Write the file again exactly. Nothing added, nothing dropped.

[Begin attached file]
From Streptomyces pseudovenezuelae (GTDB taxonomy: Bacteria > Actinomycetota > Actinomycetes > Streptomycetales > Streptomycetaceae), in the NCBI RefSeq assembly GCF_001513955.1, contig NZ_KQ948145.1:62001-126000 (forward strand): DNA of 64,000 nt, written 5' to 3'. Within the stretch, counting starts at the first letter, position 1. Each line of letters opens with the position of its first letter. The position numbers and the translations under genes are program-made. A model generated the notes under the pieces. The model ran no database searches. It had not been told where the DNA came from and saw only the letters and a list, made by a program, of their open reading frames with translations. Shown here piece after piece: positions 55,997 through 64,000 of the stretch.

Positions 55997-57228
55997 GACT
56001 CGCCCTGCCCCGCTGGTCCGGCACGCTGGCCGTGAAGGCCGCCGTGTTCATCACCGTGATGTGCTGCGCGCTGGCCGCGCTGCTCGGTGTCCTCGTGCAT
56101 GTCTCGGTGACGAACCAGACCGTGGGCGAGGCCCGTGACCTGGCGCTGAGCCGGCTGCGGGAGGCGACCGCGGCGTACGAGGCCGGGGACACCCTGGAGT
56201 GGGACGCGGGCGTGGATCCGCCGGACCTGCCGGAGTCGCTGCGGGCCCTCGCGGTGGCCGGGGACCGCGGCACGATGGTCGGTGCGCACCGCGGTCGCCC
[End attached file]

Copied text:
From Streptomyces pseudovenezuelae (GTDB taxonomy: Bacteria > Actinomycetota > Actinomycetes > Streptomycetales > Streptomycetaceae), in the NCBI RefSeq assembly GCF_001513955.1, contig NZ_KQ948145.1:62001-126000 (forward strand): DNA of 64,000 nt, written 5' to 3'. Within the stretch, counting starts at the first letter, position 1. Each line of letters opens with the position of its first letter. The position numbers and the translations under genes are program-made. A model generated the notes under the pieces. The model ran no database searches. It had not been told where the DNA came from and saw only the letters and a list, made by a program, of their open reading frames with translations. Shown here piece after piece: positions 55,997 through 64,000 of the stretch.

Positions 55997-57228
55997 GACT
56001 CGCCCTGCCCCGCTGGTCCGGCACGCTGGCCGTGAAGGCCGCCGTGTTCATCACCGTGATGTGCTGCGCGCTGGCCGCGCTGCTCGGTGTCCTCGTGCAT
56101 GTCTCGGTGACGAACCAGACCGTGGGCGAGGCCCGTGACCTGGCGCTGAGCCGGCTGCGGGAGGCGACCGCGGCGTACGAGGCCGGGGACACCCTGGAGT
56201 GGGACGCGGGCGTGGATCCGCCGGACCTGCCGGAGTCGCTGCGGGCCCTCGCGGTGGCCGGGGACCGCGGCACGATGGTCGGTGCGCACCGCGGTCGCCC